An Ideal #2 May Not Be a #2, Part Two

In our last post about bowel movements (An Ideal #2 May Not Be a #2, Part One) we went over the seven types of bowel movements according the Bristol Stool Form Scale. In this post, we will discuss some things you can do that may help your bowel movements.

For many people, having bowel movements in the “middle of the pack” – 3, 4, or 5 – is a good sign. If this doesn’t sound like you, there are things you can try that may help get your poop back on track.

First, take an honest look at what you are putting into your body:

  • Are you drinking enough water (six to eight 8-ounce glasses per day)?
  • Are you eating adequate amounts of dietary fiber (38 grams if you are 50 or younger, and 30 grams if you are age 51 or older)?

If not, try bumping your intake of these natural stool softeners to the targeted daily levels. Good sources of dietary fiber include fruits, vegetables, whole grains and beans.

Constipation is generally defined as having fewer than three bowel movements per week, having difficulty while passing a bowel movement or both. Over-the-counter medications including laxatives and stool softeners are approved for occasional constipation. These products may temporarily alleviate constipation, but they are not approved to treat chronic constipation and should not be used long term without the supervision of a healthcare provider.

If your constipation symptoms keep coming back, you may have more than occasional constipation. You may have a form of chronic constipation. As many as 35 million adults suffer from chronic idiopathic constipation (CIC), which is constipation without a known cause, and as many as 13 million adults suffer from irritable bowel syndrome with constipation (IBS-C), one of the three major types of IBS. Prescription medications are available for the treatment of CIC and IBS-C.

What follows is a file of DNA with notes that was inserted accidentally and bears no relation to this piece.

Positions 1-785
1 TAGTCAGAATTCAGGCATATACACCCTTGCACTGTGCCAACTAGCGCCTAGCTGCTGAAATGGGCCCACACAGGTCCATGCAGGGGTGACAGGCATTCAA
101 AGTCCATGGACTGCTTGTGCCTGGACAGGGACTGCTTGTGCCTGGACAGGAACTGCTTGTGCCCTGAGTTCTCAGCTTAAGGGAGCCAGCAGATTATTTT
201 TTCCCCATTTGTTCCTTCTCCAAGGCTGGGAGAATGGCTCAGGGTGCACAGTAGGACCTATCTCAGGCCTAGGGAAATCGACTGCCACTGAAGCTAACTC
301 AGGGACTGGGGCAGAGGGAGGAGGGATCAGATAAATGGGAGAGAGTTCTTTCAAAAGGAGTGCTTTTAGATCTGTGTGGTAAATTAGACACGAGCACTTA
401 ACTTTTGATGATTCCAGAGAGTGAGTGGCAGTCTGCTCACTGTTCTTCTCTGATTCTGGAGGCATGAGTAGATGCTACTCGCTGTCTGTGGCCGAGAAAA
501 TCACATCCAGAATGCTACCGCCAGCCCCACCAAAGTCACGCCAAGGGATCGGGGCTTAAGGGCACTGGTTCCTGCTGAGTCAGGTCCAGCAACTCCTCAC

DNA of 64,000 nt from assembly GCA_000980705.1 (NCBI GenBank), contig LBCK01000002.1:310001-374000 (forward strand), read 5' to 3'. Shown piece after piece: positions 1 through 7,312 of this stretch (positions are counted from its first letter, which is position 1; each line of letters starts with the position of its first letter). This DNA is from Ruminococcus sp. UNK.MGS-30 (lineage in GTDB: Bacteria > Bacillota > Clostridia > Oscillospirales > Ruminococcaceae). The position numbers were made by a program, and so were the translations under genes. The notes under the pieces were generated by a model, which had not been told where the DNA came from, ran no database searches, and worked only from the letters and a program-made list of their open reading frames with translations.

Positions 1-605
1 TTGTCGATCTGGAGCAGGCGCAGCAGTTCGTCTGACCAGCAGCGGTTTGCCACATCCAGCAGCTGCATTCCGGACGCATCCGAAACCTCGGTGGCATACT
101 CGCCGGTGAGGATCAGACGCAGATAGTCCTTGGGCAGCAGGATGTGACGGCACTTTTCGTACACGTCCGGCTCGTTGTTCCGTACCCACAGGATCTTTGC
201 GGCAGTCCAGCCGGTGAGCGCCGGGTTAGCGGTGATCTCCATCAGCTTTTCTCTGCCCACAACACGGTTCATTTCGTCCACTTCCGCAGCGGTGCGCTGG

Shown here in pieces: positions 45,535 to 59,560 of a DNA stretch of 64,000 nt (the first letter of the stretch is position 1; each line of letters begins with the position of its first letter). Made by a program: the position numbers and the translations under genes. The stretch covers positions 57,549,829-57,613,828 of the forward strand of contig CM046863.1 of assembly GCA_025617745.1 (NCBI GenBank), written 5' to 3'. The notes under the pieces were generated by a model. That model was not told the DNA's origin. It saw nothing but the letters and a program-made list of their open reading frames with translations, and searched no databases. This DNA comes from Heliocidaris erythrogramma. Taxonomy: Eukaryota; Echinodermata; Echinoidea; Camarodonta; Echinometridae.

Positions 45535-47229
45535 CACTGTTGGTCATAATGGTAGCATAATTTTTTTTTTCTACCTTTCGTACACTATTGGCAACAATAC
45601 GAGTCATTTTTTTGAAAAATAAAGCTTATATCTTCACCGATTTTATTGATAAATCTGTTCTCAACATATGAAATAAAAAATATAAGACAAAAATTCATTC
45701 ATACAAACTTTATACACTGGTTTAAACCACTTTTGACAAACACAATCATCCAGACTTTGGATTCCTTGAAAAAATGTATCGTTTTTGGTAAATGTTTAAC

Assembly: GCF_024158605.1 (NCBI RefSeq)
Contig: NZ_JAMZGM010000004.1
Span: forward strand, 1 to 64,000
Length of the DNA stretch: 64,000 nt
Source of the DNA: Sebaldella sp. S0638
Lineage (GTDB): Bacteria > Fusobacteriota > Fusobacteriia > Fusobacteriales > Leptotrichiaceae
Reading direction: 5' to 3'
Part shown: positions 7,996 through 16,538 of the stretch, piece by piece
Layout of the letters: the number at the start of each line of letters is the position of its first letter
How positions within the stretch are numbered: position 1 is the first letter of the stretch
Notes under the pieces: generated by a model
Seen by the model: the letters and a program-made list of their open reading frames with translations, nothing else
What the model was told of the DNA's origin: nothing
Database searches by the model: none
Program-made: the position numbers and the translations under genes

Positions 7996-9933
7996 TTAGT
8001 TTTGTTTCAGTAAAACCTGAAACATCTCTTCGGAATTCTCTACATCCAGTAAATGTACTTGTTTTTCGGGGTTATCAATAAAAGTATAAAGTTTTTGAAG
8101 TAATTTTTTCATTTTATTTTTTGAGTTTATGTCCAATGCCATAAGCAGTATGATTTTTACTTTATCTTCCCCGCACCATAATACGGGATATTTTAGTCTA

To try to identify or rule out these conditions, as well as other more serious causes of constipation—such as bowel obstruction, cancer, medication side effect or neurological diseases—it’s important to speak candidly to your healthcare provider about all of your symptoms (including bloating and any abdominal pain or discomfort). The more you tell, the better he or she can help to manage your condition.

Keep in mind that healthcare professionals talk about bodily functions all day, so don’t be embarrassed about discussing your bathroom habits. With more knowledge of your symptoms and your Bristol Stool Form Scale category, your healthcare provider can help determine the best next steps for you.

Remember: You don’t have to sit on the sidelines with constipation, and you don’t have to take painful or infrequent bowel movements lying down. With the right healthy training, you can rise to the top of your poop game.


For more information, visit

This program was supported by Actavis and Ironwood Pharmaceuticals.


  1. Zak HinesJune 26, 2015

    Another very interesting post! To be honest, I never knew how much water we should be drinking on a daily basis. Now that I know that I usually come up short, it is something I can use to improve my overall health as well as my bowel habits.

  2. Harry deCaboJuly 24, 2015

    It’s great that this article so simply and succinctly gets its point across. I never knew much about bowel movements and what medically constituted constipation. Now I am am better aware of how to monitor my bowel movements and what I can do to keep them healthy and regular.

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